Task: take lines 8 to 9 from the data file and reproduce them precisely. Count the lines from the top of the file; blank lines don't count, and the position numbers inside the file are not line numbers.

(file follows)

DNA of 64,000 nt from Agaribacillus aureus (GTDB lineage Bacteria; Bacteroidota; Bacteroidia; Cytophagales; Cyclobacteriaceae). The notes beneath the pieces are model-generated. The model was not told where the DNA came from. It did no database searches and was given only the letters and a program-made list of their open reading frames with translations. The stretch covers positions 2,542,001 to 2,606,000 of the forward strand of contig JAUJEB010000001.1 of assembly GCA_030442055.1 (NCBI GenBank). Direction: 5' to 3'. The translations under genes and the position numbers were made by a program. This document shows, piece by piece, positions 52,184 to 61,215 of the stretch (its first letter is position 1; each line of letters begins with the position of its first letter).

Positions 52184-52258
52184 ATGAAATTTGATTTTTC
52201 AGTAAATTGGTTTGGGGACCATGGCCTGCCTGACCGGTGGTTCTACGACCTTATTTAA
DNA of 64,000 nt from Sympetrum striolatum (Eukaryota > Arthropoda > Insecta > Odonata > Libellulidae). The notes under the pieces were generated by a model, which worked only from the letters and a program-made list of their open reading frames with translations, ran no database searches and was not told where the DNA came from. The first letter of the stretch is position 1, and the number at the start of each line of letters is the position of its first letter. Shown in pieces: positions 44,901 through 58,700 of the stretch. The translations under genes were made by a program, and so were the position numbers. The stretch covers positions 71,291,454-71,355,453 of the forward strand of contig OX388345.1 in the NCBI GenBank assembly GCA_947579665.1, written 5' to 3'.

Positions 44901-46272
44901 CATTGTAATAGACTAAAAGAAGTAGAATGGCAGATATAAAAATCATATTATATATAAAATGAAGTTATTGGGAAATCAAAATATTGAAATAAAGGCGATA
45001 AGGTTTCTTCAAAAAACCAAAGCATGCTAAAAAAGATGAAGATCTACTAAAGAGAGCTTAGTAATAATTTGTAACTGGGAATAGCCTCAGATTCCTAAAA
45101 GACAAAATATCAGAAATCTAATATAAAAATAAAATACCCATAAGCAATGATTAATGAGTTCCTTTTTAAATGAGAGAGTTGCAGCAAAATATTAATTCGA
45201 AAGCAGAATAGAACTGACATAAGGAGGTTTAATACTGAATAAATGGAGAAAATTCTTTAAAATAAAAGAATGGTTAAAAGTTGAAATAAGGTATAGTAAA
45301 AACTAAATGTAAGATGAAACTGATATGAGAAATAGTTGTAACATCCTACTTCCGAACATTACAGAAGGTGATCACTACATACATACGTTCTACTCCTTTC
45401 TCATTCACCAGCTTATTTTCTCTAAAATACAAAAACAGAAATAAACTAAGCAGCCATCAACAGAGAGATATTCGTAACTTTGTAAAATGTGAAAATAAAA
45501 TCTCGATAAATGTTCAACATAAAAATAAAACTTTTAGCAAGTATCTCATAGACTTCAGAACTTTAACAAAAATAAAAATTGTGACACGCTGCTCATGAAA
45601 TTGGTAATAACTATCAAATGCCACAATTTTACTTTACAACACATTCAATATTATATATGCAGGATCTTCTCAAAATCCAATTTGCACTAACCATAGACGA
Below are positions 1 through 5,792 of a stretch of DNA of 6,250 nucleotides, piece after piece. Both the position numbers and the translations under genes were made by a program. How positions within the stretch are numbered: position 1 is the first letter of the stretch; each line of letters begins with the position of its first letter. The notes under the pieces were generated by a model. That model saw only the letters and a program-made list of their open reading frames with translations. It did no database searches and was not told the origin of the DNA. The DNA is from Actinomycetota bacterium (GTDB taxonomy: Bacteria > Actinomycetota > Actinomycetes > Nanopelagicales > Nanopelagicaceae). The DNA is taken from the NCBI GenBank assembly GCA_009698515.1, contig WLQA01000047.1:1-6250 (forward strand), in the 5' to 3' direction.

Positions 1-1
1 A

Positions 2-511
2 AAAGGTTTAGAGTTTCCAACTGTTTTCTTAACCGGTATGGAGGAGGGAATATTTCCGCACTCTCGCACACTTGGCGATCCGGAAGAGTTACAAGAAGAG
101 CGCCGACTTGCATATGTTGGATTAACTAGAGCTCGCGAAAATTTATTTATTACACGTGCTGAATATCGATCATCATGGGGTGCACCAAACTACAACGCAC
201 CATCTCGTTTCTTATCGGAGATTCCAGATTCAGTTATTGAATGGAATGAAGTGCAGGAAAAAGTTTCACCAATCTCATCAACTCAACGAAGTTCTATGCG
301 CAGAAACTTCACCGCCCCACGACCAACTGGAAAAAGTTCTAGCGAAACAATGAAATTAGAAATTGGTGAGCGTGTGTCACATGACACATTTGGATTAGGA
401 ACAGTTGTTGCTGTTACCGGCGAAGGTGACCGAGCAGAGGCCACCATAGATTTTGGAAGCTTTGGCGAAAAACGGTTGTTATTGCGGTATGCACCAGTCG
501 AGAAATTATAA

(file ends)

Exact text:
45001 AGGTTTCTTCAAAAAACCAAAGCATGCTAAAAAAGATGAAGATCTACTAAAGAGAGCTTAGTAATAATTTGTAACTGGGAATAGCCTCAGATTCCTAAAA
45101 GACAAAATATCAGAAATCTAATATAAAAATAAAATACCCATAAGCAATGATTAATGAGTTCCTTTTTAAATGAGAGAGTTGCAGCAAAATATTAATTCGA